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Successful Custom Workholding

As a manufacturer, chances are you always want to reduce the number of machine set-ups taking place on your shop floor, as well as cut back on overall set-up time. You probably would not mind coming closer to optimal cycle times while you are at it, by boosting spindle utilization. Higher productivity, less human error and machines working at their full potential is every manufacturing manager's dream. So how does one turn that dream into reality?

One way to get more out of machining processes is through custom workholding. Custom workholding is the highly engineered link that connects unmachined parts to machining centers and cutting tools in order to transform these parts into precision-machined components. Custom workholding can take an organization's machining processes to the next level, but it is rarely as simple as implementing a one-size-fits-all solution. As one might expect from the name, custom workholding demands a customized approach. Great manufacturers need great plans, so here is five-phase plan to help manufacturers deploy custom workholding solutions of their own.

Start with a Vision

The first step in developing a new machining process is coming up with a vision of what you want to achieve. Take your time, throw away preconceptions, and do not be afraid to dream big. Your imagination is a valuable asset, so use it. Also remember that you do not need to figure everything out on your own. Ask your team members what they think the perfect process would look like, and remember that industry newcomers and young talent may have ideas that could lead you in an exciting direction.

Here are a few questions to ask yourself as you get started:

  • How can we achieve an optimal cycle time?
  • Are there new approaches we should consider?
  • Would we benefit from aggressive machining strategies?
  • Can we machine more features with less part handling?
  • Should we build flexibility into the process to machine different part numbers?
  • What approach would optimize dependable, repeatable and quick changeover?
  • How close to zero scrap can we get?
  • How can greater consistency be built into the process?
  • How can we achieve peak spindle utilization?
  • How cost effective would loading more parts on a fixture be? Would it generate more uninterrupted cut time?

Define and Refine

Now it is time to factor in reality. Every manufacturer faces challenges like budget limitations, timing constraints, equipment quality issues and so on. In this phase, the goal is to blend the perfect process with best practices, past experience and your own unique constraints to create a machining process that your organization is in the perfect position to execute.

Once again, you do not need to do it alone. The define and refine phase presents an excellent opportunity to partner with a trusted workholding and tooling supplier. Outside expertise might be the thing that turns a dream into reality.


You are well on your way. The design group is ready to develop the workholding model with finite element analysis (FEA) and other engineering assessment tools, and now is the time to build upon the strong foundation you laid out in phases one and two. At this point it is critical to conduct internal engineering reviews. These reviews serve as a catalyst for performance improvement and help to ensure that the finished product exceeds expectations. Remember that an "engineering playbook" that guides the process from discovery to final proofing is the hallmark of a great engineering team, so expect to have one.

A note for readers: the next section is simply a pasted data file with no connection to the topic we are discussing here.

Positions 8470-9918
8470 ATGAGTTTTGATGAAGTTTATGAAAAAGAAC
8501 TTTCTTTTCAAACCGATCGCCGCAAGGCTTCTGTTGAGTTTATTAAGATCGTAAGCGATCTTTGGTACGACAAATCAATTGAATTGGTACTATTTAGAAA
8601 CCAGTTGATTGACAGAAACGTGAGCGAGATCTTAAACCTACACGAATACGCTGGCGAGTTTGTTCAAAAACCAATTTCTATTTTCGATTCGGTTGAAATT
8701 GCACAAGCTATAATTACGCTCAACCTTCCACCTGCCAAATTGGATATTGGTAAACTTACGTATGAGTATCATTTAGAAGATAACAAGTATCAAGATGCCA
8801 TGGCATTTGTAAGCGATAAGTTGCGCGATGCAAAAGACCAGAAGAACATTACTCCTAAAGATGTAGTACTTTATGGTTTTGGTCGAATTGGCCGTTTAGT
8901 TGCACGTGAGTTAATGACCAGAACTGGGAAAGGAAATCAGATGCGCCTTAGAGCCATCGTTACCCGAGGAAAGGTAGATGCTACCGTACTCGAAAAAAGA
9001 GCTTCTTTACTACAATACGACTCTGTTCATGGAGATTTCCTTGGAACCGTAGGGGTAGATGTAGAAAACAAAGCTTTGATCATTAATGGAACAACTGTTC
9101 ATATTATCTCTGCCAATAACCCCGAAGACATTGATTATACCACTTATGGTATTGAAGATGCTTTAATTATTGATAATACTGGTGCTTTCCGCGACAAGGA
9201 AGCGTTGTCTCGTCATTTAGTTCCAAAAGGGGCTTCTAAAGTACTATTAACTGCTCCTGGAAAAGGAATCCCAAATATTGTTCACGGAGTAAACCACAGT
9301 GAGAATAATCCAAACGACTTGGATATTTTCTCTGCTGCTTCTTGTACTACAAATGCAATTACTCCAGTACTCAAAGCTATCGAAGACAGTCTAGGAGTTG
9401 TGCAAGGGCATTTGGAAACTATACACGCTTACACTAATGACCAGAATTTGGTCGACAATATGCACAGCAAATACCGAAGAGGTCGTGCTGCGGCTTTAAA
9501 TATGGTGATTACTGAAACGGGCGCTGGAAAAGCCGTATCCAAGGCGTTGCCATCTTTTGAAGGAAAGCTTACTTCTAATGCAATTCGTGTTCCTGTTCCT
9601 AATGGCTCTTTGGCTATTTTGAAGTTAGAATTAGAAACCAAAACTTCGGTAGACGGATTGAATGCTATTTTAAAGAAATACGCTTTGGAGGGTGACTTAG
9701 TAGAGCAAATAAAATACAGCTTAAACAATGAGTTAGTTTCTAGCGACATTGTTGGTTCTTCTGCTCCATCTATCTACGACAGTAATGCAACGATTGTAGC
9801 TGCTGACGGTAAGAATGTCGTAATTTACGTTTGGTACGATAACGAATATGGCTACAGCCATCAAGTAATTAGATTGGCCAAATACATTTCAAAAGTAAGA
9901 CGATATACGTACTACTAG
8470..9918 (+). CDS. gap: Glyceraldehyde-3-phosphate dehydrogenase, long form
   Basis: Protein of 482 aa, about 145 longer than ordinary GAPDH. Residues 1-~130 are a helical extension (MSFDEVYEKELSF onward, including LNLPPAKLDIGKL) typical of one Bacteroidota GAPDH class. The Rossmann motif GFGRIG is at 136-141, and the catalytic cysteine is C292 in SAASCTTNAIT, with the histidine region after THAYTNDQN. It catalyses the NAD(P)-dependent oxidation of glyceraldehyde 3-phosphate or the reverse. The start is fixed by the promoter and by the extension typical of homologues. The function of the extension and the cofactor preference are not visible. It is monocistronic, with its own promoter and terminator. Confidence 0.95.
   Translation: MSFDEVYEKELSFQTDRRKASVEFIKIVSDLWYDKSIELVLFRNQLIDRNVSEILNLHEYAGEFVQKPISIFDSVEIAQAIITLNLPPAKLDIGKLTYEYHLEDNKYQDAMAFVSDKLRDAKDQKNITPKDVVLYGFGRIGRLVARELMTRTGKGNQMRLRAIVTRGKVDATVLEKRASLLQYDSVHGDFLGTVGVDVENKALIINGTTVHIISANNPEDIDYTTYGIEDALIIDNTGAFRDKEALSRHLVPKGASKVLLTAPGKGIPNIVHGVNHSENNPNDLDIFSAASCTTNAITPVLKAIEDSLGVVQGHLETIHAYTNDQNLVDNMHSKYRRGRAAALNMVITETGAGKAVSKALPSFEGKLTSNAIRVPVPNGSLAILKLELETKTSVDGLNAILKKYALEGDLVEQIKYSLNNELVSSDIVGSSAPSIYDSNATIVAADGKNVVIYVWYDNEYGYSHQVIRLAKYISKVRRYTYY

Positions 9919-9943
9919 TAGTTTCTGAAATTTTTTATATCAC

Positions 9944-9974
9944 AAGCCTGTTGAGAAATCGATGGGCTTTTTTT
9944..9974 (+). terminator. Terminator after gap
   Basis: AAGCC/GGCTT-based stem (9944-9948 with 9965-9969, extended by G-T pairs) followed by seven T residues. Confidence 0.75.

Now you are ready to turn your refined and perfected vision into a tangible reality. This phase takes you into the realm of project management, material selection, precision machining and assembly craftsmanship. The workholding solution you developed in the first phase is starting to come to life.


In the last phase, the name of the game is measuring results through quality assessment and testing. Here is where one implements final touches, minor adjustments and thorough prove-out processes like repeatability, rigidity and consistency. When you are done, you should have a custom workholding solution that is user friendly and easy to implement.

A Few Reminders

Do not limit yourself by sticking to the way things have always been done-manufacturing is constantly evolving, and yesterday's solutions may not be right for today. Starting the process as early as possible will make life much easier. You need time to dream up an ideal solution, become intimate with the process, and partner with the right tooling and workholding suppliers. Do not shortchange yourself by starting so late that you have to rush through these steps. Similarly, avoid taking shortcuts. While shortcuts are often tempting, they can be very costly for the life of a project, result in increased man hours and lost opportunities, and a have a way of turning solutions into stumbling blocks. A well-planned and carefully executed workholding process is the real key to profitability and customer satisfaction.

About Master WorkHolding

"Master WorkHolding, Inc. has helped thousands of manufacturers deploy superior custom workholding solutions," said a company spokesperson. "Our substantial workholding knowledge and capabilities developed over the past 30 years enable us to partner with manufacturers to help visualize, define, develop, manufacture and prove out custom workholding solutions."

Authored by Mike Powell, President, Master WorkHolding, Inc., a division of RÖHM Products of America

For more information contact:

Master WorkHolding, Inc.

315 Burke Drive

Morganton, NC 28655


RÖHM Products of America

2500 Northlake Drive

Suwanee, GA 30024


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